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In critical theory, pharmakon is a concept introduced by Jacques Derrida. It is derived from the Greek source term φάρμακον (phármakon), a word that can mean either remedy, poison, or scapegoat.[a][1]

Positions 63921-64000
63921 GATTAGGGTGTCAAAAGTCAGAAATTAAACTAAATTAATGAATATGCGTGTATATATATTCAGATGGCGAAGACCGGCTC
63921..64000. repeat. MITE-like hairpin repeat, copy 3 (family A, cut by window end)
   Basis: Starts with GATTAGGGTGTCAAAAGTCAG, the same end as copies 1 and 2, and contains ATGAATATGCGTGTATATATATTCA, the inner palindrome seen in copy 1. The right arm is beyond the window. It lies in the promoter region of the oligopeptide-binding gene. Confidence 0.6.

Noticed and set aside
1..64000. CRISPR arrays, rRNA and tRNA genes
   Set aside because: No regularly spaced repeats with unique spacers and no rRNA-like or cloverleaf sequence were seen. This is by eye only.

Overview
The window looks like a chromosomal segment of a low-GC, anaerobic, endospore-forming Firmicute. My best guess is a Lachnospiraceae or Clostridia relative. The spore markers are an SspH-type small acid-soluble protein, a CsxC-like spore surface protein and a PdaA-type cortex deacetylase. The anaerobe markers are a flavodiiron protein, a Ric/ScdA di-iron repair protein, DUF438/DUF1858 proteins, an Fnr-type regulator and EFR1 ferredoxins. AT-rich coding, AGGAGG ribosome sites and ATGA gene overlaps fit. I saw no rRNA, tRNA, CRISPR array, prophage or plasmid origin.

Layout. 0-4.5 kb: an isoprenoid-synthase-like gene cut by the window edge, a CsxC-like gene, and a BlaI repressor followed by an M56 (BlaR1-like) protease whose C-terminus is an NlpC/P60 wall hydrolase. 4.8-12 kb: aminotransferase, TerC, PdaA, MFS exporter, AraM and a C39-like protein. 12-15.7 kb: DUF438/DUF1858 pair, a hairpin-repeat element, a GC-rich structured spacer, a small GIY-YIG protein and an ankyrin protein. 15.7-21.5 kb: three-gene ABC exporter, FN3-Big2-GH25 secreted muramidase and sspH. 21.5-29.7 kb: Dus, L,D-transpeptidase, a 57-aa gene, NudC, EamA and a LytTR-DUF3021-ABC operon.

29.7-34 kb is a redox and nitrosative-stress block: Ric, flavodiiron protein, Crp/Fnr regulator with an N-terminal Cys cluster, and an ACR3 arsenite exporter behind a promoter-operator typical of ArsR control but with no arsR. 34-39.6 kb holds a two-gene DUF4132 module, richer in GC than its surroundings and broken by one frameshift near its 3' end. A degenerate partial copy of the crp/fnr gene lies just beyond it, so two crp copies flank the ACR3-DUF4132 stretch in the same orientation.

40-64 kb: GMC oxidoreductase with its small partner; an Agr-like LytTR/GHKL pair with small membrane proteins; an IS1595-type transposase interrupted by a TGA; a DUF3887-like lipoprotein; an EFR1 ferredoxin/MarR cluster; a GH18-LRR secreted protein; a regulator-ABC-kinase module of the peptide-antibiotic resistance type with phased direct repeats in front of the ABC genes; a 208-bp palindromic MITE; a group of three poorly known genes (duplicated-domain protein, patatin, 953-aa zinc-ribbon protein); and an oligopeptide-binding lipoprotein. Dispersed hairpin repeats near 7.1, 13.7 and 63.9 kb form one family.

In his essay "Plato's Pharmacy",[2] Derrida explores the notion that writing is a pharmakon in a composite sense of these meanings as "a means of producing something". Derrida uses pharmakon to highlight the connection between its traditional meanings and the philosophical notion of indeterminacy. "[T]ranslational or philosophical efforts to favor or purge a particular signification of pharmakon [and to identify it as either "cure" or "poison"] actually do interpretive violence to what would otherwise remain undecidable."[3] Whereas a straightforward view on Plato's treatment of writing (in Phaedrus) suggests that writing is to be rejected as strictly poisonous to the ability to think for oneself in dialogue with others (i.e. to anamnesis). Bernard Stiegler argues that "the hypomnesic appears as that which constitutes the condition of the anamnesic"[4]—in other words, externalised time-bound communication is necessary for original creative thought, in part because it is the primordial support of culture. [5] However, with reference to the fourth "productive" sense of pharmakon, Kakoliris argues (in contrast to the rendition given by Derrida) that the contention between Theuth and the king in Plato's Phaedrus is not about whether the pharmakon of writing is a remedy or a poison, but rather, the less binary question: whether it is productive of memory or remembrance. [6][b] Indeterminacy and ambiguity are not, on this view, fundamental features of the pharmakon, but rather, of Derrida's deconstructive reading.